The NFL trading deadline came and went on Tuesday with a flurry of significant activity. Not all of it squared with apparent in-season situations, however, while the Bears were making a quiet statement or two of their own along the extended trading way.
Surveying what did and didn’t go down around the NFL and what some of it suggests.
Earlier this year the Bears took the temperature of the situation with the New England Patriots and Jimmy Garoppolo. They weren’t interested in the Patriots’ price (a first-round pick and more) for the backup quarterback and sat out the final notes of that dance as Garoppolo went to San Francisco on Tuesday for a second-round pick. (The Bears also had made inquiries about Kirk Cousins, just to put this sort of thing in context. Due diligence means at least asking.)
Teams reportedly had interest on Tuesday in trading for Josh Sitton. The Pro Bowl guard remains a Bear, though, with the organization clearly not inclined to weaken the already injury-laced palace guard for quarterback Mitch Trubisky – the biggest reason why GM Ryan Pace didn’t gut his draft arsenal to bring in Garoppolo.
What the Bears did do, however, was trade for depth at wide receiver last week, giving up a conditional late-round pick for Dontrelle Inman. Not the marquee addition that standout Panthers wideout Kelvin Benjamin was for the Buffalo Bills, who gave up a No. 3 and No. 7 in the 2018 draft for a de facto No. 1 receiver.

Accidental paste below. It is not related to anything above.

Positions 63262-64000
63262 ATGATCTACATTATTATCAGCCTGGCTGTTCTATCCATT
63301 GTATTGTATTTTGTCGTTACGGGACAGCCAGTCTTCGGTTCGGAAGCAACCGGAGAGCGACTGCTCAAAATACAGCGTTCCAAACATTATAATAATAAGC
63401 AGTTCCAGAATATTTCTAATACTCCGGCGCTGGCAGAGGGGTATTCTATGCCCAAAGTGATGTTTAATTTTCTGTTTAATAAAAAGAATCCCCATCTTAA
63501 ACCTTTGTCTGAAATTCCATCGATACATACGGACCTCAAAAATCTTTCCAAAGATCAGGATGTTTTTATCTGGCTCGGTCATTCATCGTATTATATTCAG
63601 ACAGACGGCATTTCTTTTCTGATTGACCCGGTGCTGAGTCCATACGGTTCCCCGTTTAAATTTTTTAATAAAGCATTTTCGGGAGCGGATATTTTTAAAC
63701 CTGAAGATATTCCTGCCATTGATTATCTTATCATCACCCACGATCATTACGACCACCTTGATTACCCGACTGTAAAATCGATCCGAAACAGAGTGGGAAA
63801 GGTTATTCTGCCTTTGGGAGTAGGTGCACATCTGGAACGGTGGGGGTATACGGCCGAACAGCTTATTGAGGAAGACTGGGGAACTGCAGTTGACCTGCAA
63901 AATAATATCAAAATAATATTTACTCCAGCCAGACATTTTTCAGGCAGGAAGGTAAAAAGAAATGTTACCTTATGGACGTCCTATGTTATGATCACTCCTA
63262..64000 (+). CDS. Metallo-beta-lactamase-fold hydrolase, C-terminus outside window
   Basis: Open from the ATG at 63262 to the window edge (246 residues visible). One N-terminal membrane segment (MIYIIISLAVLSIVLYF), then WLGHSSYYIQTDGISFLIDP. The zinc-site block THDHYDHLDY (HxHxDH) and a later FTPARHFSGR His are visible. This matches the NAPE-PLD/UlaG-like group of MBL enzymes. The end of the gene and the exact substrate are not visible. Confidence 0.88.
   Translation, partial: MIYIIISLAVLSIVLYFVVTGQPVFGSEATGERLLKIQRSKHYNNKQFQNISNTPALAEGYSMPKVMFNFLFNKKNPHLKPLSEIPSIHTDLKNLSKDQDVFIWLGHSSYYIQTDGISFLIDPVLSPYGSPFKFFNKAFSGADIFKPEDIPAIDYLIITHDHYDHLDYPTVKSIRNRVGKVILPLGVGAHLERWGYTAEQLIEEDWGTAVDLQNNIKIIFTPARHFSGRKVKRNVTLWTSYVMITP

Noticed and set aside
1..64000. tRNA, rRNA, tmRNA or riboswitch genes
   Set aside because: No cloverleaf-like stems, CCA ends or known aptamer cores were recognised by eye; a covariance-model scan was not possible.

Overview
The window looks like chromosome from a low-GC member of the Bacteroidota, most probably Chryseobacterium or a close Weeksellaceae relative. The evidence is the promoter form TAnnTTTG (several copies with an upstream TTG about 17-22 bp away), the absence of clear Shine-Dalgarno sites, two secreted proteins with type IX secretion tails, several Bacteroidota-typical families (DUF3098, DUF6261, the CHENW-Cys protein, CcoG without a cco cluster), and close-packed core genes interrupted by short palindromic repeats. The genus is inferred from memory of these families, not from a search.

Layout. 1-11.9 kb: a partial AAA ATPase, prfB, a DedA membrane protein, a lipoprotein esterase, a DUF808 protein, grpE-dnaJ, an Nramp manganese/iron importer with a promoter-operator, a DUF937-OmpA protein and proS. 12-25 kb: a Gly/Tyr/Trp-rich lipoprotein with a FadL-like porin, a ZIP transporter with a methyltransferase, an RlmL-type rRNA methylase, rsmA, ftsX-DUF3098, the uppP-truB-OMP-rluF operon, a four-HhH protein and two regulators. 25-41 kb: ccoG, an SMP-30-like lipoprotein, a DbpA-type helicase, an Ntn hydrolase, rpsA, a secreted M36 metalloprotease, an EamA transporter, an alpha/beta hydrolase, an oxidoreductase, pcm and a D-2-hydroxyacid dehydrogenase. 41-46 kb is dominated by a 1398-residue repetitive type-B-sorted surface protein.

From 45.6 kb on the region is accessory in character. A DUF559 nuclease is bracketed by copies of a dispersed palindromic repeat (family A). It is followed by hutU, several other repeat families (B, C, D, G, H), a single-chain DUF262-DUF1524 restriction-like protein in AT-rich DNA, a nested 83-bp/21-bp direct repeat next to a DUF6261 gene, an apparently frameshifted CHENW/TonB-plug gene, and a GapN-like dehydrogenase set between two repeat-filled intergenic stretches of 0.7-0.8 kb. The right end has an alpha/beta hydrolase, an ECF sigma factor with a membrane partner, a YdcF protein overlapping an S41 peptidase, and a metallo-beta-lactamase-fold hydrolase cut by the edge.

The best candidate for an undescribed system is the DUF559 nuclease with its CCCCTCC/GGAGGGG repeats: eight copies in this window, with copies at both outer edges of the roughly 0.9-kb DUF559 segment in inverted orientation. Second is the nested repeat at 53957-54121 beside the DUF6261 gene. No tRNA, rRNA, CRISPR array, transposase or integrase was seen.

The Bears at 3-5 project to have a higher draft slot in 2018 than the Bills, who stand 5-2 and are ramping up for a run at the Patriots this year, not next. So why didn’t the Bears make that same offer to Buffalo?
Probably a handful of reasons. For one, Benjamin is due nearly $8.5 million in 2018, the final year of his rookie deal, after which he will be up for a major long-term one. For another, the Bears privately expect to have Cam Meredith and Kevin White back from injuries in 2018, however problematic that hope might be, and had already mentioned an extension for Meredith, a restricted free agent after this season. For a third, Pace already has traded for Inman, invested in Markus Wheaton, faces a decision on Kendall Wright and is expected to draft a receiver next April.
The Seattle Seahawks enhanced Russell Wilson’s protective shield with a deal for Houston left tackle Duane Brown, giving the Texans two draft choices. Those picks were a No. 3 next year and a No. 2 in 2019. Again, the same draft offer from the Bears could have been more enticing, given that the Seahawks project to be picking later than the Bears at this point. But the Bears extended left tackle Charles Leno, who is at left because he didn’t work at right at all when the Bears tried him there. And Brown is 32, due $9.75 million in 2018 and held out for a new contract this year.
Perhaps most notable was any Sitton deal that didn’t happen. The Bears may be rebuilding (EVERY team is rebuilding every year; the only questions are how extensively and what areas), but they were not dumping veterans just to clear cap space or acquire draft picks.
A win-now mindset may be a stretch. But if the Bears undertook the organizational-quitting that multiple MLB teams do every year when the World Series is deemed beyond them, John Fox might as well pack now. And siphoning off any of what talent there is around Trubisky only puts the franchise quarterback at increased physical risk.
The Bears didn’t do that.